Three separate chi-squire tests and subsequent review of the standardized residuals were performed to assess whether message strategies differed among the TFF posts (RQ1). The first test examined the relationship between the implied audience and message frame and was significant, χ 2 (3, N = 233) = 33.52, p < .001. A-D frame was used more often to address nonsmokers and a mixed audience but less often to address active quitters and smokers. The second test examined the relationship between the implied audience and presence of a call for engagement and was also significant, χ2 (3, N = 233) = 22.47, p < .001. Calls for engagement were used more often to address nonsmokers and a mixed audience but less often to address smokers. The third test examined the relationship between message frame and presence of a call for engagement and was also significant, χ 2 (1, N = 233) = 14.25, p < .001. Calls for engagement were more frequent in combination with A-D frame and less frequent with D-S frame.

An ANOVA tested whether call for engagement and message framing would lead to different levels of engagement among implied message audiences (RQ2, Table 2). The test showed significant main effects of a call for engagement, F(1232) = 11.02, p < .001, ηp2 = .05, and implied audience, F(3230) = 5.03, p < .01, ηp2 = .07, but not message framing, F(1232) = .17, p = .68, ηp2 = .01. Post hoc analyses revealed that messages addressed to nonsmokers and messages with a call for engagement received a significantly greater number of comments. Two-way interactions of implied audience with call, F(3230) = 4.05, p < .01, ηp2 = .05, and frame, F(3230) = 7.33, p < .001, ηp2 = .09, were significant. The presence of a call resulted in a significantly greater number of comments when messages were addressed to nonsmokers and active quitters. However, a presence of a call had no effect on smokers or a mixed audience. Based on the frame used, messages that used D-S frame generated significantly more comments when addressed to nonsmokers than to any other audience, and messages that used A-D frame generated significantly more comments when addressed to active quitters.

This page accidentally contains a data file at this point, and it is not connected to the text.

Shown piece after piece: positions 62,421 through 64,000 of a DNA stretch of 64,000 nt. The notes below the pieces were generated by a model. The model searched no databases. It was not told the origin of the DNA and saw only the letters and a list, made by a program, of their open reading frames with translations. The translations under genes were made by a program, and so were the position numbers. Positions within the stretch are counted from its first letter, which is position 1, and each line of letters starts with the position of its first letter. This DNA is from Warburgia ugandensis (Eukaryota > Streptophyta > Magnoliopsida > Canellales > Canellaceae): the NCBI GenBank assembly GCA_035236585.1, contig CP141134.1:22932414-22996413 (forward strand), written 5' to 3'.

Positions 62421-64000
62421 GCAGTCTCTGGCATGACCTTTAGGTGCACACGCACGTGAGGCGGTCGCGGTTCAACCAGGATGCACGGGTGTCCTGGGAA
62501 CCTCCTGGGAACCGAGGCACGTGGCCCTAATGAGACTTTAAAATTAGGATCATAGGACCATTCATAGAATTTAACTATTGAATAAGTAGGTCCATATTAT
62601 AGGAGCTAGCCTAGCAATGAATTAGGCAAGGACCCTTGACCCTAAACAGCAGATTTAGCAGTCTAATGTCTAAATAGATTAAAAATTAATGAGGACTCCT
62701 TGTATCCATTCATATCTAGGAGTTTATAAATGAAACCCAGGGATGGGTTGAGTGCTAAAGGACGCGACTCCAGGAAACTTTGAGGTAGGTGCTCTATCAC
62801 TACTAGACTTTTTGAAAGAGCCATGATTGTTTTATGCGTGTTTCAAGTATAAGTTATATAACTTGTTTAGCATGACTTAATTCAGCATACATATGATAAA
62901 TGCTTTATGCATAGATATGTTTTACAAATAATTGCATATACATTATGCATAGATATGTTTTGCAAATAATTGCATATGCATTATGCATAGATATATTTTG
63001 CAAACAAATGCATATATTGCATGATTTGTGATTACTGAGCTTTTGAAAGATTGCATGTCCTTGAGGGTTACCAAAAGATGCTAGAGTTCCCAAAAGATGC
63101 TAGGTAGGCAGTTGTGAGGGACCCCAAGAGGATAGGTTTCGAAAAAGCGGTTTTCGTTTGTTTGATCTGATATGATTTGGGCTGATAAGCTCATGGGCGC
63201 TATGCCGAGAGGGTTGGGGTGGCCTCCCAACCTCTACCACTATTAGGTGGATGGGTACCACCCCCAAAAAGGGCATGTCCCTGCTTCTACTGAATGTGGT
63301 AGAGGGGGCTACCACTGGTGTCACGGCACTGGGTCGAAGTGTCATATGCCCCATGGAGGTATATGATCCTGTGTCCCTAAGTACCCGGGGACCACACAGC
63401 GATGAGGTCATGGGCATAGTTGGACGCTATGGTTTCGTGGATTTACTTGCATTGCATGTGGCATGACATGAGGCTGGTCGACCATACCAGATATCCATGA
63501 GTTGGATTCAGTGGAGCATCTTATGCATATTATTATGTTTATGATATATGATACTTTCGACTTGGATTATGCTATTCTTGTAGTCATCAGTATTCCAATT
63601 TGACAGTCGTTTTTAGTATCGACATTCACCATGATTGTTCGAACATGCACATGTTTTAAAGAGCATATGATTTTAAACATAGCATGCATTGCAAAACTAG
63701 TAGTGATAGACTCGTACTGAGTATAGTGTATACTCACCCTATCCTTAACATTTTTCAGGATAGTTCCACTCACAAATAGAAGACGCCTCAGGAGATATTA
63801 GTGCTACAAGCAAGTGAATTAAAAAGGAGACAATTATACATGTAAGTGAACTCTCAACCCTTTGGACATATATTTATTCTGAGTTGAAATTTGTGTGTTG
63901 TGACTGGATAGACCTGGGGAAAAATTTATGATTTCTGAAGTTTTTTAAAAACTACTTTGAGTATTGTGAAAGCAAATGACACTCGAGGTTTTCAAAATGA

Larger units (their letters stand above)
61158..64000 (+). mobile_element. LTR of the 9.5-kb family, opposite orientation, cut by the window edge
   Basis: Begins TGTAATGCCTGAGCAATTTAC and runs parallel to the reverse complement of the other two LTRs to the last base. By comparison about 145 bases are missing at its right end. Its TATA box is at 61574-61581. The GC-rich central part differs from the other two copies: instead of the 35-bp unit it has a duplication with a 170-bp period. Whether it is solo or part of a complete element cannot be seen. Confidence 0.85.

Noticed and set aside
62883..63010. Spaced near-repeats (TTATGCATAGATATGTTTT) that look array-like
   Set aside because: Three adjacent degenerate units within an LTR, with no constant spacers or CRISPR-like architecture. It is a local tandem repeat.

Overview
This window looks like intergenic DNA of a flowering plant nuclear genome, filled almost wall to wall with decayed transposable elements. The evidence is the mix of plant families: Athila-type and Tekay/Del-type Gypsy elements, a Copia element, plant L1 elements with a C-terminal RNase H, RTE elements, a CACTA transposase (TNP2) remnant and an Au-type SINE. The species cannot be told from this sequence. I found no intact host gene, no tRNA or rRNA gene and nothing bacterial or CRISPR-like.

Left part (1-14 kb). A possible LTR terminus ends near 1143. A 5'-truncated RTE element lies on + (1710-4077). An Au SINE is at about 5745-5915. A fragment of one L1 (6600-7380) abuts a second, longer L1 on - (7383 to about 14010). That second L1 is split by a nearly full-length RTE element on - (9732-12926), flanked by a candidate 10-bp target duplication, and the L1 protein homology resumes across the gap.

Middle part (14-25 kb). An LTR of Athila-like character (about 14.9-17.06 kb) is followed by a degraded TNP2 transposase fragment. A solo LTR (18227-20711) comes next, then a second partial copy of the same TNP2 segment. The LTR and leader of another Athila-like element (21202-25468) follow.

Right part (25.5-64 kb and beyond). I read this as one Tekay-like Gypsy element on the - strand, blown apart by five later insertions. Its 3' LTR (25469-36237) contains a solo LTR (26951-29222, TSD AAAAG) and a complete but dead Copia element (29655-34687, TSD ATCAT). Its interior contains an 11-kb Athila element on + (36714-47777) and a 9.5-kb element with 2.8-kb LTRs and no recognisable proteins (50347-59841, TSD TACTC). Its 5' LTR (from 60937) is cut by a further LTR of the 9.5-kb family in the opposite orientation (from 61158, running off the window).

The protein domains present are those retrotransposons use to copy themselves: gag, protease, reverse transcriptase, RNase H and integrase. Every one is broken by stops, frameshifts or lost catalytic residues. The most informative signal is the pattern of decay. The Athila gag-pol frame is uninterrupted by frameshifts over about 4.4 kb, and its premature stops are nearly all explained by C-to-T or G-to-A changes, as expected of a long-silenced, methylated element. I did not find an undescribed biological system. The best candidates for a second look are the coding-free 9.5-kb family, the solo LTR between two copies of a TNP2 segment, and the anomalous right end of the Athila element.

Table 2.

ANOVA results for call, frame, and implied audience effects on the number of comments per post

Tested effect

n

M (SD)

F

p

η2

Call for engagement (C)

  

11.02

.001

.05

Absent

201

50.07 (16.30)

   

Present

32

157.77 (28.05)

   

Frame (F)

  

.17

.68

.01

Dominance-

167

97.27 (19.23)

   

submissiveness

 

110.57 (26.13)

   

Affiliation-disaffiliation

66

    

Implied audience (A)

  

5.03

.01

.06

Nonsmokers

19

169.91 (30.96)

   

Active quitters

41

148.23 (37.56)

   

Smokers

118

61.63 (36.07)

   

Mixed

55

35.90 (23.25)

   

C × F

  

.44

.51

.01

C × A

  

4.05

.01

.05

F × A

  

7.33

.001

.09

C × F × A

  

7.11

.001

.09